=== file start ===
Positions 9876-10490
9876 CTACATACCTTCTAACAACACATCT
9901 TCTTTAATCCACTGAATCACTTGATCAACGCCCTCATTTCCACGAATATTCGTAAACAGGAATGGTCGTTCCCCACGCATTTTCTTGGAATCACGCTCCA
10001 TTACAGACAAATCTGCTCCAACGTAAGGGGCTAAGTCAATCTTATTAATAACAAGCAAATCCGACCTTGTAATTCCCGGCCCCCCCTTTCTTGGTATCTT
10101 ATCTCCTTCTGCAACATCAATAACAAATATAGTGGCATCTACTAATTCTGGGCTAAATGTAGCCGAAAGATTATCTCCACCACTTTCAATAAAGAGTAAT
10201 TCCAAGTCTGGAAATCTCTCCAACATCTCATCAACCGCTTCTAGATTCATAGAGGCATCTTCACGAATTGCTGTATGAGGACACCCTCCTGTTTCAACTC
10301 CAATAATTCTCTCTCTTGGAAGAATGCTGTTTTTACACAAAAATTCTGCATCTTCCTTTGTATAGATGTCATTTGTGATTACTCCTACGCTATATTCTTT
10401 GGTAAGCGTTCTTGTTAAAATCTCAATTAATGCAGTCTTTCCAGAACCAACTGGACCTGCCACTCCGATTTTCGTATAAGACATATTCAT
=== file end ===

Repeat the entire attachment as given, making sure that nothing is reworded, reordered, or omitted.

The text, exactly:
Positions 9876-10490
9876 CTACATACCTTCTAACAACACATCT
9901 TCTTTAATCCACTGAATCACTTGATCAACGCCCTCATTTCCACGAATATTCGTAAACAGGAATGGTCGTTCCCCACGCATTTTCTTGGAATCACGCTCCA
10001 TTACAGACAAATCTGCTCCAACGTAAGGGGCTAAGTCAATCTTATTAATAACAAGCAAATCCGACCTTGTAATTCCCGGCCCCCCCTTTCTTGGTATCTT
10101 ATCTCCTTCTGCAACATCAATAACAAATATAGTGGCATCTACTAATTCTGGGCTAAATGTAGCCGAAAGATTATCTCCACCACTTTCAATAAAGAGTAAT
10201 TCCAAGTCTGGAAATCTCTCCAACATCTCATCAACCGCTTCTAGATTCATAGAGGCATCTTCACGAATTGCTGTATGAGGACACCCTCCTGTTTCAACTC
10301 CAATAATTCTCTCTCTTGGAAGAATGCTGTTTTTACACAAAAATTCTGCATCTTCCTTTGTATAGATGTCATTTGTGATTACTCCTACGCTATATTCTTT
10401 GGTAAGCGTTCTTGTTAAAATCTCAATTAATGCAGTCTTTCCAGAACCAACTGGACCTGCCACTCCGATTTTCGTATAAGACATATTCAT